The rise in profits, however, was mainly due to extraordinary factors: a sharp drop in loan-loss provisions from exceedingly high levels in 2012 and trading profits in the securities markets. The ability to generate income from core banking activity remains impaired. Net interest income –the profit made on core lending activities (the difference between the income from loans and the cost of deposits) and which is essentially recurrent revenue– declined or hardly grew (see Figure 1). Banks are constrained in their lending, and with the economy only now emerging from recession after five years and an unemployment rate of 26% demand for loans is low. The credit squeeze is such that even solvent companies are finding it very difficult to finance their activity. The economic recovery and other constraints will not be sufficient for the banking sector to return to the pre-2008 levels of profitability for some years.

Figure 1. 2013 results of the main Spanish banks (€ million) (1)

Figure 1. 2013 results of the main Spanish banks (€ million)

(1) Percentage change over 2012 in brackets except for the NPL ratio, which is the actual figure for 2012.
Source: Statements of the banks.

The extent to which profits have been dragged down by the massive provisions set aside can be gauged from the improvement in impairment losses on financial assets –from €82.4 billion for the whole banking sector in 2012 to €16.3 billion in the first nine months of 2013 (latest figure available for all banks)–. Banks were obliged in 2012 to increase provisions for real-estate-linked loans. This raised the average coverage of loans to the sickly real-estate sector from 18% at the end of 2011 to 45%.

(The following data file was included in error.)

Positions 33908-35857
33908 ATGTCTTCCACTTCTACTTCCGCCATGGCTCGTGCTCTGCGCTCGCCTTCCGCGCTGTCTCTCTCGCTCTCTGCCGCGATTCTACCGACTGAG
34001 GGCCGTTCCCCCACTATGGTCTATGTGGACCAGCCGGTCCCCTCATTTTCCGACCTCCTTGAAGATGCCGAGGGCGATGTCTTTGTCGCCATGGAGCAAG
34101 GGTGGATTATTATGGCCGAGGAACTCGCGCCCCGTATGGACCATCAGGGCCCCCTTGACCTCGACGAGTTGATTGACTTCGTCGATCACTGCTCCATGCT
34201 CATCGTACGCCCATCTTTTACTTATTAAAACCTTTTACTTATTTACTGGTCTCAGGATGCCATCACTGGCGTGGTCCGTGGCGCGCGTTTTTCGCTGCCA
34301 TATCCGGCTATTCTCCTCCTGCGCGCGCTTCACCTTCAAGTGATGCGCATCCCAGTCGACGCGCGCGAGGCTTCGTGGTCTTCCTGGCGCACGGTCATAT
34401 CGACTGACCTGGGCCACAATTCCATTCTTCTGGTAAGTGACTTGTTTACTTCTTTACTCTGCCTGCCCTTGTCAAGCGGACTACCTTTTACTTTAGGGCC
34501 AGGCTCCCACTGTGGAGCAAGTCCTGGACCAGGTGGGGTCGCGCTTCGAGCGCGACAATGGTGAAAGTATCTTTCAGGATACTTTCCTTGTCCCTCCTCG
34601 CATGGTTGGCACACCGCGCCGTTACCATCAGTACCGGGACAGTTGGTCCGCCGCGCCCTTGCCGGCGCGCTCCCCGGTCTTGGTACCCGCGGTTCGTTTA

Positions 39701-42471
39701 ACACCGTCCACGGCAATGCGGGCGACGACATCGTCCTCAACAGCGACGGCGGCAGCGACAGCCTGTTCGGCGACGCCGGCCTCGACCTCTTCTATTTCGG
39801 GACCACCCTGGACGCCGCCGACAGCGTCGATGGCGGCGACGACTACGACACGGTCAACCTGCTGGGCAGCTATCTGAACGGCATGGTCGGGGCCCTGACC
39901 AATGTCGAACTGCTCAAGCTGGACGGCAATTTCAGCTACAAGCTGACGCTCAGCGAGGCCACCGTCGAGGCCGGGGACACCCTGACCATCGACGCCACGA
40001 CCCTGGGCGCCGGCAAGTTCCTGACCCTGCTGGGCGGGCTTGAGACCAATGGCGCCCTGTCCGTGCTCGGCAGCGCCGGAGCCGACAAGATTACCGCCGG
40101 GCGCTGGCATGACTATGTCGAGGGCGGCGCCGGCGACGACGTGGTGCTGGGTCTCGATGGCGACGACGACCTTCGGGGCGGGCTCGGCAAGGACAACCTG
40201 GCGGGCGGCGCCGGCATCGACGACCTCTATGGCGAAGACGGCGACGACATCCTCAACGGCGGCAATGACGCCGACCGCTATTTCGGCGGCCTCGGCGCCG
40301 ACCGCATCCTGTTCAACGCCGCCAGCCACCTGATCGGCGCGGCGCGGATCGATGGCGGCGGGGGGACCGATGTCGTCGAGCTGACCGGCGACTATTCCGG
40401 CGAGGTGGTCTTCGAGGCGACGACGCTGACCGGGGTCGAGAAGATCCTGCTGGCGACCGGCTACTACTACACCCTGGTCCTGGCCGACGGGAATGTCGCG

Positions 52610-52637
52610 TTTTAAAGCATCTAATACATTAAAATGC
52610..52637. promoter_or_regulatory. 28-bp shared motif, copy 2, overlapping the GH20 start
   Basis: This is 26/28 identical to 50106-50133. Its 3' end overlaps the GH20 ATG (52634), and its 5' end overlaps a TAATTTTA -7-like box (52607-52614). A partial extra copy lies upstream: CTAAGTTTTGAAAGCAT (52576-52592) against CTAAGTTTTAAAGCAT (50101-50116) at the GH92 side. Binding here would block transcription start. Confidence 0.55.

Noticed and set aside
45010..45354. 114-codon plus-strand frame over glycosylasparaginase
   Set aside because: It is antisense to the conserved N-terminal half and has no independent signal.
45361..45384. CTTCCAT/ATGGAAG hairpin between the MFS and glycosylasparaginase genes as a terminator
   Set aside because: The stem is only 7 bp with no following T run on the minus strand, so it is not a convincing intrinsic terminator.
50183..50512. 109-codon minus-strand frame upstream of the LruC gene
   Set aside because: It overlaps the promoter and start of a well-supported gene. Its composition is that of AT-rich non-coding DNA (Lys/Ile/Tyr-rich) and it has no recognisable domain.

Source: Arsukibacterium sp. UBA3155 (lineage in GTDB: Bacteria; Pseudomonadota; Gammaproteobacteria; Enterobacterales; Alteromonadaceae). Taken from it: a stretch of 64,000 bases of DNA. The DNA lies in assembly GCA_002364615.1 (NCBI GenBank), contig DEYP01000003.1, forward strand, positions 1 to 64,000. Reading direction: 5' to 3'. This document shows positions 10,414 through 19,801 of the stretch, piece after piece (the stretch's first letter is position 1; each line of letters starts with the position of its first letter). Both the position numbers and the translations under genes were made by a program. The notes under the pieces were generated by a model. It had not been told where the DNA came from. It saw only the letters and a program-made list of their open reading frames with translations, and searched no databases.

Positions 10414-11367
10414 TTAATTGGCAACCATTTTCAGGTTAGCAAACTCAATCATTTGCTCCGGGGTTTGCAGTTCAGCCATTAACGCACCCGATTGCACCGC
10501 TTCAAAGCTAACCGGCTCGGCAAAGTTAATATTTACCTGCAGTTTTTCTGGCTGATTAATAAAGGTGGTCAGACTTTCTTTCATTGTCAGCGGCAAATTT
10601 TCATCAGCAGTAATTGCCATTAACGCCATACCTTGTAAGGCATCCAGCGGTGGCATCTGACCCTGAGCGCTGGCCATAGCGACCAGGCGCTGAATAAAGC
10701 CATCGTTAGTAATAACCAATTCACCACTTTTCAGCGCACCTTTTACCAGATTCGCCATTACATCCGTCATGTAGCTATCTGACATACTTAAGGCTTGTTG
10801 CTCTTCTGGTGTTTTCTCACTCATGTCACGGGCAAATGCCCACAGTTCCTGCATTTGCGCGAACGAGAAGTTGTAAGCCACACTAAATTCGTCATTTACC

Banks have benefited hugely from the profits on their sovereign bond holdings. This is easy income as banks borrow money cheaply from the European Central Bank (tantamount to a form of aid) and use it to buy high-yielding sovereign debt from their own governments. These bonds soared in value last year. Spanish banks trebled their holding of Spanish sovereign bonds between the end of 2007 and January 2014 to €272 billion. In the case of the mid-sized Banco Sabadell, its trading profits rose 170% to €1.48 billion, almost 40% of its total revenue (5% in 2008). Those of Santander, the euro-zone’s largest bank by market value, were 28.6% higher at €3.46 billion.

Santander’s and BBVA’s profits continued to benefit from geographic distribution to varying degrees, although both banks are beginning to feel the impact of problems in emerging markets. They generated, respectively, 53% and 60% of their profits in emerging markets in 2013 and 47% and 40% in mature ones (see Figures 2 and 3).

Figure 2. Distribution of Santander’s 2013 attributable profit (% of total) by operating segments (1)

Figure 2. Distribution of Santander’s 2013 attributable profit (% of total) by operating segments (1)

(1) Excluding Spain’s run-off real estate.
Source: Santander.

Figure 3. Distribution of BBVA’s 2013 gross income by countries (% of total)

Figure 3. Distribution of BBVA’s 2013 gross income by countries (% of total)

Note: BBVA does not provide a geographic profit distribution.
Source: BBVA.